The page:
This opinion column was submitted by John Packham, Ph.D., associate dean for the Office of Statewide Initiatives at the University of Nevada, Reno School of Medicine.
Since March 2020, our collective attention has been understandably diverted from a number of pressing public health problems, as we were forced to focus our political capital and economic resources to the greatest public health challenge of our lifetime, the global COVID-19 pandemic.
A shortlist of major public health challenges that haven’t gone anywhere include the opioid epidemic, the mental health crisis and related provider shortages, and our never-ending epidemic of gun violence, just to name a few. Another looming threat on that list is our ongoing battle with emerging infectious diseases and treatment-resistant pathogens, or “superbugs.”
A recent report from the U.S. Centers for Disease Control and Prevention concluded that the threat of antimicrobial resistant infections – that is, bacterial or fungal infections resistant to current antimicrobial therapies – is not only present but actually worsened over the course of the pandemic as providers overprescribed antibiotics and inundated hospitals battled drug-resistant infections by any and all means.
Prior to the pandemic, public health agencies and U.S. hospitals were on the path of making progress on slowing the spread of drug-resistant infections and reducing the need for antibiotic use in the first place – 90% of U.S. hospitals had an antibiotic stewardship program in place and antimicrobial-resistant infections fell by 27% from 2012 to 2017.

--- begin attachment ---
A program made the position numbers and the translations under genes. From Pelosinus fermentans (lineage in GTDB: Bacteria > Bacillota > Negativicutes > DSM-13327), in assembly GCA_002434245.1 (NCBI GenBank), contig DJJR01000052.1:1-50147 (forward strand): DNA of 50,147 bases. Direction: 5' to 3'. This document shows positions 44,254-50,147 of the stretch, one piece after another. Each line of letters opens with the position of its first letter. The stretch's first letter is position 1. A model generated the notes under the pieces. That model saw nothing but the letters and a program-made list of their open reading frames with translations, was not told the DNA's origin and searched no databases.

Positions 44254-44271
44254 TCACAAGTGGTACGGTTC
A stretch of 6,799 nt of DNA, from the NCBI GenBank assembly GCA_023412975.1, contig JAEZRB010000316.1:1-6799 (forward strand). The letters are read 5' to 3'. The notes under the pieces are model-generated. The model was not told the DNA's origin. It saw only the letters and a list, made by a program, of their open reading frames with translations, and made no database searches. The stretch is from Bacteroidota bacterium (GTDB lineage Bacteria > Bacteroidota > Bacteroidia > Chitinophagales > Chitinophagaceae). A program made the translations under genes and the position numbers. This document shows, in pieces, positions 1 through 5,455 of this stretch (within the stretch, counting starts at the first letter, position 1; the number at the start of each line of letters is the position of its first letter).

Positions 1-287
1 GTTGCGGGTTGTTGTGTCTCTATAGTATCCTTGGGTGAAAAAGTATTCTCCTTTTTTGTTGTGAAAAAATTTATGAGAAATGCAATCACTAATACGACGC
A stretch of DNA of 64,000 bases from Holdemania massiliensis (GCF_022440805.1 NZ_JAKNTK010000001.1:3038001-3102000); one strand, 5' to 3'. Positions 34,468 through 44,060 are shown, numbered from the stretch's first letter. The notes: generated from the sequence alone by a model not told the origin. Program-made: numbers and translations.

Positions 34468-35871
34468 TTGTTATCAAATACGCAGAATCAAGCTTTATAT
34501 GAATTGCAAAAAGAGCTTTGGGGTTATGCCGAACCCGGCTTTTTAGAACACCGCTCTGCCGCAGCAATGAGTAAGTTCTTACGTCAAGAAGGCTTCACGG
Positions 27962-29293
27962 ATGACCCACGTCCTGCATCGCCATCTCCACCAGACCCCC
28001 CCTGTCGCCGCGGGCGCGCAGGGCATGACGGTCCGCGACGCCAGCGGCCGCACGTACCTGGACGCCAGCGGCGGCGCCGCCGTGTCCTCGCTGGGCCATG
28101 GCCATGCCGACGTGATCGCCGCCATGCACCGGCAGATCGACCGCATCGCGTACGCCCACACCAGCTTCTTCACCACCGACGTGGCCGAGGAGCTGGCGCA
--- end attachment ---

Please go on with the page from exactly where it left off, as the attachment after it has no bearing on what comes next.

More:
Those gains, however, are threatened by the steady rise of antimicrobial-resistant infections and stalled progress on antimicrobial drug development over the last couple of years. According to the CDC, nearly 50,000 people die each year from drug-resistant and antibiotic-associated infections – infection rates that, again, have been slowly rising since the onset of the pandemic.
A bipartisan group of lawmakers has proposed legislation – the Pioneering Antimicrobial Subscriptions to End Upsurging Resistance Act or “PASTEUR Act” named after French microbiologist Louis Pasteur – that addresses current obstacles in antimicrobial drug development and improved antibiotic use and surveillance by public health agencies.
According to bill’s co-sponsors, Senators Michael Bennet (D-Colorado) and Todd Young (R-Indiana), the PASTEUR Act establishes a delinked subscription program to encourage innovative antimicrobial drug development targeting the most threatening infections, improve the appropriate use of antibiotics, and ensure domestic availability of new drug availability when needed.
The “delinked subscription” component of the proposed legislation would provide funding for drug developers for an extended period following approval by the Food and Drug Administration in exchange for patients covered by federal insurance programs (namely, Medicare) receiving these drugs at no cost.
The Act addresses a key challenge faced by drug makers: a long, expensive drug development process combined with an uncertain return on investment…